This site is intended for healthcare professionals

Go to /sign-in page

You can view 5 more pages before signing in


Last reviewed dd mmm yyyy. Last edited dd mmm yyyy

Authoring team

  • precise cause of melasma is unknown

  • aetiological factors include:
    • genetic and racial influences
      • increased incidence in individuals of Hispanic origin who live in areas receiving high-intensity UV radiation (1)
      • there is also a tendency for individuals with brown skin in Sri Lanka, India, the Philippines and Middle Eastern countries to develop melasma at an early age
      • there is a family history of melasma in upto 30% of cases (1)
    • exposure to ultraviolet radiation

  • oestrogen/progesterone therapies
    • the incidence of melasma increases with the length of time for which the contraceptive has been taken (2). The incidence associated with the oral contraceptive pill is unknown but varies from 9% to 37%, with the higher incidence associated with sunnier climates (2,3,4)

  • pregnancy (7)
    • 90% of pregnant women have increased skin pigmentation, and 5% to 70% have chloasma (the 'mask of pregnancy'), i.e., reversibly increased skin pigmentation in the face, on the dorsum of the nose, and on the eyelids
      • probabilty of chloasma depends on
        • sunlight exposure,
        • genetic predisposition,
        • and skin type
  • Other aetiological factors that have been reported include cosmetics and phototoxic antiepileptic drugs, especially phenytoin (5,6).



  • (1) Pathak MA et al (1985). Usefulness of retinoic acid in the treatment of melasma. J Am Acad Dermatol, 15, 894-899.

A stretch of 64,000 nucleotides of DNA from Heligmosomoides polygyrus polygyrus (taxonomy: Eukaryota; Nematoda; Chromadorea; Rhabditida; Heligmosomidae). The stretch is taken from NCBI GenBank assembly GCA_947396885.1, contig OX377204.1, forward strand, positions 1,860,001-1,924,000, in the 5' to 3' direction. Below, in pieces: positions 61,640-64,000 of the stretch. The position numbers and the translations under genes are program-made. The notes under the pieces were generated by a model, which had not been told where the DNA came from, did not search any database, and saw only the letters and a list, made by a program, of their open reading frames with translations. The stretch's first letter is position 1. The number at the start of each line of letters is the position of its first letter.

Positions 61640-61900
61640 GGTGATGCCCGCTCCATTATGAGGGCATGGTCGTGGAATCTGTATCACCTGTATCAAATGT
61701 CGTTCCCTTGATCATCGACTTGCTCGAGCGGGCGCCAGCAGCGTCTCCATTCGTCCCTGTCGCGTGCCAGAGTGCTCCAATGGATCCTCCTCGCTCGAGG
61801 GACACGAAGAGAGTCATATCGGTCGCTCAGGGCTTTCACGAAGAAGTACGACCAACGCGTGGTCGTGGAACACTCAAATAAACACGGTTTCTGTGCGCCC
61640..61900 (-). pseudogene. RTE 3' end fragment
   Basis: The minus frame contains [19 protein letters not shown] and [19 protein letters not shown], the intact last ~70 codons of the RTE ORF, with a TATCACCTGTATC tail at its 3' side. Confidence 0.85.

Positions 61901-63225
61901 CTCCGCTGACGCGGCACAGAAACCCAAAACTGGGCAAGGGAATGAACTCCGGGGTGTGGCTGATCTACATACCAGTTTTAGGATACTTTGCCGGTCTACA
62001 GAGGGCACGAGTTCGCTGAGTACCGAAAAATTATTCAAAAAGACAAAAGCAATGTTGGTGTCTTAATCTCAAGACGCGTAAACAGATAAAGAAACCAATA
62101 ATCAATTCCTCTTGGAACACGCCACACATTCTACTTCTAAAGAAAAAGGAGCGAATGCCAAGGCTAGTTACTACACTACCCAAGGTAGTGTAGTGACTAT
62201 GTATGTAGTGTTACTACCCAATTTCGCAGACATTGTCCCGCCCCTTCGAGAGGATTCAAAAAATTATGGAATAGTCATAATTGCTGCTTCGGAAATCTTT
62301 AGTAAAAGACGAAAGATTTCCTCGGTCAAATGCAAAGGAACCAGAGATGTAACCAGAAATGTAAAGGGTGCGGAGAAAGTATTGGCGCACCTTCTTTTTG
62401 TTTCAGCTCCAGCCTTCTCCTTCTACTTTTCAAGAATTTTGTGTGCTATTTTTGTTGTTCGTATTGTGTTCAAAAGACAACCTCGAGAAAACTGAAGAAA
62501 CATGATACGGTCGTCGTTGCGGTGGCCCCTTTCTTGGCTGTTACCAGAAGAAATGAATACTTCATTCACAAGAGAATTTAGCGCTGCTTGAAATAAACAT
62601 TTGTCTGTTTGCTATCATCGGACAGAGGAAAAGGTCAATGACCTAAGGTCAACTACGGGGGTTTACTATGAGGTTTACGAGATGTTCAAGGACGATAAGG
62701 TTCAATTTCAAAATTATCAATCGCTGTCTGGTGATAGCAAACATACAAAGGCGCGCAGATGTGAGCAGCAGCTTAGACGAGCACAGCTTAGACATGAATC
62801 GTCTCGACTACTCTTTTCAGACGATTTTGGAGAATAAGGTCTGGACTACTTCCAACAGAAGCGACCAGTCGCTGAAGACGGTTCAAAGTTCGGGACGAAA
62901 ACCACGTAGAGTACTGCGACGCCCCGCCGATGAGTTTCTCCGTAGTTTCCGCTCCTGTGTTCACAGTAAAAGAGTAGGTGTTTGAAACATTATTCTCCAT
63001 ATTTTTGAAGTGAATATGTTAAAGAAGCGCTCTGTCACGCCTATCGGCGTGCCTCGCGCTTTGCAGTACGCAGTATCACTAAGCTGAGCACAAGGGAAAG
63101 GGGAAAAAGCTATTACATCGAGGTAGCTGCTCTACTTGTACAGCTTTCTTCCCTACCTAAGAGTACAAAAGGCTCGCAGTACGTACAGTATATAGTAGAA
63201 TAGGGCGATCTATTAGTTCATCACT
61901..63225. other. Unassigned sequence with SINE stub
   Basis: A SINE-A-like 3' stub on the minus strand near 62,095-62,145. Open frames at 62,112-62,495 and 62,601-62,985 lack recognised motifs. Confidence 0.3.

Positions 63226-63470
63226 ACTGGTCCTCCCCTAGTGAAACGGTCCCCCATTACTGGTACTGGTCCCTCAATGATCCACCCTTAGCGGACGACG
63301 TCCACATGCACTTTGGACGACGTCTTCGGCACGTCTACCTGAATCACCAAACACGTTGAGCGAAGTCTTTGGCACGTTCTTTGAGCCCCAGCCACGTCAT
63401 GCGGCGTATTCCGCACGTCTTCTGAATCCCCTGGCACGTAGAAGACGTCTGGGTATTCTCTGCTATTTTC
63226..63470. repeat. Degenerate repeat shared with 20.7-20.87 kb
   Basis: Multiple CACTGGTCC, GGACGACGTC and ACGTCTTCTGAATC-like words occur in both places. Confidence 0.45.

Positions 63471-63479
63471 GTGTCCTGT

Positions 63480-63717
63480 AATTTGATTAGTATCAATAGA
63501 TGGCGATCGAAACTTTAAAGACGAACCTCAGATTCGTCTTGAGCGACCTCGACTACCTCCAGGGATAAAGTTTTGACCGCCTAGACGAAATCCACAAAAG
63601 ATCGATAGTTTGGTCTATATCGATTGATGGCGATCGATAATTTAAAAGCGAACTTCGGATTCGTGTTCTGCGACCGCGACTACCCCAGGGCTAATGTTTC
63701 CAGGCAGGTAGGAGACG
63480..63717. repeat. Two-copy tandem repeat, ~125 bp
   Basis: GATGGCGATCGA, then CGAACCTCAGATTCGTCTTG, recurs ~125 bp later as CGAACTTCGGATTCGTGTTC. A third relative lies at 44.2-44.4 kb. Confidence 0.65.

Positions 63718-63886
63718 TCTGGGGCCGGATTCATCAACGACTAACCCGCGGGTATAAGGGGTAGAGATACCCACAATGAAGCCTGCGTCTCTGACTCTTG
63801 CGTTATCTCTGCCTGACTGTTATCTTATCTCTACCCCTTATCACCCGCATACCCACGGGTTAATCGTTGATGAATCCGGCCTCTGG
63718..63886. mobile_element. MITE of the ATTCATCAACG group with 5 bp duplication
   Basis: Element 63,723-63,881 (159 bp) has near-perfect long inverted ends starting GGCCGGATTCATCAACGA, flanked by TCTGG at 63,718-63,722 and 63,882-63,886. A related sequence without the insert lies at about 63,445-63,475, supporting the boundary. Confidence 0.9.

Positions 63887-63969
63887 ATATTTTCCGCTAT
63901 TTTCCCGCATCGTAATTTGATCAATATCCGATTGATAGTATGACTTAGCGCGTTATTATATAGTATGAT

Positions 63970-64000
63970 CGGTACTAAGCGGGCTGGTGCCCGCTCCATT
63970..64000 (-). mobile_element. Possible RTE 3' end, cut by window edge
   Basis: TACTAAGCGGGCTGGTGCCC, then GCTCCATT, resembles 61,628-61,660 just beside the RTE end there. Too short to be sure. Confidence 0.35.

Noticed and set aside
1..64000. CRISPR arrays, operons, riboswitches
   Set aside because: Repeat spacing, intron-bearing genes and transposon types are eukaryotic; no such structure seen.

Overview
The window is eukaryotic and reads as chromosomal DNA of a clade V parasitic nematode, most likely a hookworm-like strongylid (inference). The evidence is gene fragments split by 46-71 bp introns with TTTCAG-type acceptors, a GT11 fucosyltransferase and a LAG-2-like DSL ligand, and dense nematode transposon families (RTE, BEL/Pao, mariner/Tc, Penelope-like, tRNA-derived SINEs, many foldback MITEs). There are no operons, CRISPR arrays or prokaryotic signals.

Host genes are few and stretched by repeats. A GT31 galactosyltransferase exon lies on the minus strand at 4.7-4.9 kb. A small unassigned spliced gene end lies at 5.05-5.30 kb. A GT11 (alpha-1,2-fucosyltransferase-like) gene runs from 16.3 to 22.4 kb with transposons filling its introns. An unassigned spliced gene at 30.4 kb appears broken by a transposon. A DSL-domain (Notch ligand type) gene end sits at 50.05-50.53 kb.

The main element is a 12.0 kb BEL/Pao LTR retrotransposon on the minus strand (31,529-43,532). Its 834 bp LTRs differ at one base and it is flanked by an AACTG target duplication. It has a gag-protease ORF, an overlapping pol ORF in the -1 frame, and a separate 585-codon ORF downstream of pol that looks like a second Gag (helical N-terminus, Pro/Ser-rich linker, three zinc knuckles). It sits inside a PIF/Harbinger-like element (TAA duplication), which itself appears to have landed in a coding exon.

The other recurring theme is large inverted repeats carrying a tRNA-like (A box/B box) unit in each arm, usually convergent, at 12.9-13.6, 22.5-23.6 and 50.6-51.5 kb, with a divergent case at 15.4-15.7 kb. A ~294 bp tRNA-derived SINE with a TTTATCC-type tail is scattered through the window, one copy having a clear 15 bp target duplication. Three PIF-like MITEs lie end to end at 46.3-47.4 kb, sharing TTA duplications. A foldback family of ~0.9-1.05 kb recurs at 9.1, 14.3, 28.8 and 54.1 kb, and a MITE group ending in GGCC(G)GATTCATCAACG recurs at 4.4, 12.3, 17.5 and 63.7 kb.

• (2) Carruthers R (1966). Chloasma and oral contraceptives. Med J Aust, 2, 1-20.
  • (3) Resnik S (1967). Melasma induced by oral contraceptive drugs. JAMA, 199, 95-99.
  • (4) Sanchez NP et al (1981). Melasma; a clinical, light microscopic, ultrastructural and immunofluorescence study. J Am Acad, 4, 698-710.
  • (5) Smith AG et al. Chloasma, oral contraceptives, and plasma immunoreactive beta-melanocyte-stimulating hormone. J Invest Dermatol, 68, 169-70.
  • (6) Lufti RJ et al (1985). Association of melasma with thyroid autoimmunity and other thyroid abnormalities and their relationship to the origin of melasma. J Clin Endocrinol Metab, 61, 28-31
  • (7) Mackensen F, Paulus WE, Max R, Ness T.Ocular changes during pregnancy. Dtsch Arztebl Int. 2014 Aug 18;111(33-34):567-75; quiz 576.

Create an account to add page annotations

Annotations allow you to add information to this page that would be handy to have on hand during a consultation. E.g. a website or number. This information will always show when you visit this page.